Putting news together | Part three: Picture perfect

This is a mini-series looking at the process of putting together news articles on Examiner. See Parts One and Two if you haven’t them yet.

My work flow breaks from the pack a little when it comes to step three of writing news for Examiner. The web publishing tool prompts you to first write the article, including formatting, and then add extras like images, slideshows, and videos. However, I get these extras prepped before writing my piece. I find they take me longer to prepare, and I like having an idea of the visual focus of my piece.

I will try to break this down simply, but keep in mind that what works for my area of expertise (video games) may not work in yours! The video game industry is generally loose with the use of user-made screenshots, screen-captures, and crops so long as they are properly credited, but other industries follow much more strict and regular copyright laws and regulations.

To that point, I offer three simple points of advice:

  1. it is always best to get your own image, taken with your own camera;
  2. press kits are wonderful things; and
  3. if you aren’t using from these two sources, triple-check your rights to use the image.

Where I get my pictures:

The video game industry is a very visually rich medium, and to that end, there’s almost an endless supply of pictures available for every game – so long as it’s not newly announced. If the news I’m covering is part of a press release, very often it will come with a set of media assets which may be used. I make good use of these as much as possible, always using the most relevant or recent assets available.

If assets have not been provided directly to the press (or myself) by the company, my next resort is the game’s official website. These websites usually host a gallery full of official screenshots, artwork, and wallpapers which, in many or most cases, may be used with credit. Many of the game websites also offer press kits and fansite kits, which also have useful media assets.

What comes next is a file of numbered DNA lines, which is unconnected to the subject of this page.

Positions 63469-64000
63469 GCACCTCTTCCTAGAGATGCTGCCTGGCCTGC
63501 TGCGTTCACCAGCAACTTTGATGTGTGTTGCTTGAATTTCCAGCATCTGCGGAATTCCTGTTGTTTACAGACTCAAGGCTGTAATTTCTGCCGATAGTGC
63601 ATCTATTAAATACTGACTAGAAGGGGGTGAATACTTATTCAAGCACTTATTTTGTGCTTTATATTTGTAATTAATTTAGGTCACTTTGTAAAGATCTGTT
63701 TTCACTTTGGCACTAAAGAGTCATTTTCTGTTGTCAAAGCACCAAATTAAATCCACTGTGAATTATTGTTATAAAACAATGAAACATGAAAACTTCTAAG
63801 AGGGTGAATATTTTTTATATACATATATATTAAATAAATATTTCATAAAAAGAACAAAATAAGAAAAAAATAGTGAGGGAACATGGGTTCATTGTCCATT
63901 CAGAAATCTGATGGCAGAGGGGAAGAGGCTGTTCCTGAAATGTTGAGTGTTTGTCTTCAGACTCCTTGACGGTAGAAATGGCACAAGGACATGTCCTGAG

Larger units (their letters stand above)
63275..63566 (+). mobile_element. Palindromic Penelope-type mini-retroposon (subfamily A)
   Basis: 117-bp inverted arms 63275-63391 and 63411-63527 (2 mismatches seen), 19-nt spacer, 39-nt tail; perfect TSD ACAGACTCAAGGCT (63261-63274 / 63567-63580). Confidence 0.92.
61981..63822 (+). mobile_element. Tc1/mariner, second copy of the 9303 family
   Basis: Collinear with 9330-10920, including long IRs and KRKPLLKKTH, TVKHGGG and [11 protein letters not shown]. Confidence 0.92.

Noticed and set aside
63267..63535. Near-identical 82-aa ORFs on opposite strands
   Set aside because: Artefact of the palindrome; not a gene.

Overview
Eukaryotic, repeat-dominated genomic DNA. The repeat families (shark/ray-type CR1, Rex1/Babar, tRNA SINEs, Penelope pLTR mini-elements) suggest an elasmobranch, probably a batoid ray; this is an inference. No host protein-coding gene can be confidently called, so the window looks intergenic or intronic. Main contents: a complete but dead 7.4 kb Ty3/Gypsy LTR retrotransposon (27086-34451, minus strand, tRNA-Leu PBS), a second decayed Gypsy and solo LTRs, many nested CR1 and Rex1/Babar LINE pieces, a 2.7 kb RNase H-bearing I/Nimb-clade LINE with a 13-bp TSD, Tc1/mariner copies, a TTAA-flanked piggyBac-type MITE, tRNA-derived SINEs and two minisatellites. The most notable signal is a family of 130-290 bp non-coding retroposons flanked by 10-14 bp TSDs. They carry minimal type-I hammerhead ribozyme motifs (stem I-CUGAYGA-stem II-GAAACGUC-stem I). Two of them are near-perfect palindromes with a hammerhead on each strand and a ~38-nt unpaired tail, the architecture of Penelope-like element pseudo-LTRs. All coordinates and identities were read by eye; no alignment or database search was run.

Even when scrapping for an image, however, I never, ever take an image off another publisher’s or writer’s site – it always must come directly from the official hands of the company. Many images that sites get may be exclusive, watermarked, or specially cropped or edited to their specifications. Even if they got those images straight from the company, it’s stealing to just copy those images away from them. It’s better for you to pop in the game yourself (if possible) and take a screenshot, or just to go without an image entirely, than to take something from another press site or blogger.

What programs I use:

There are two main programs I use to work with images: GIMP and Free Photo Converter. The former does all my cropping, resizing, etc; the latter lets me quickly resize large images for slideshows. Both are free. However, GIMP is a complicated and memory intensive program designed for an advanced user. There are plenty of good, free programs out there to use that can achieve the same effects I do; some are even web-based. Find what works for your level of expertise.


Cropping an image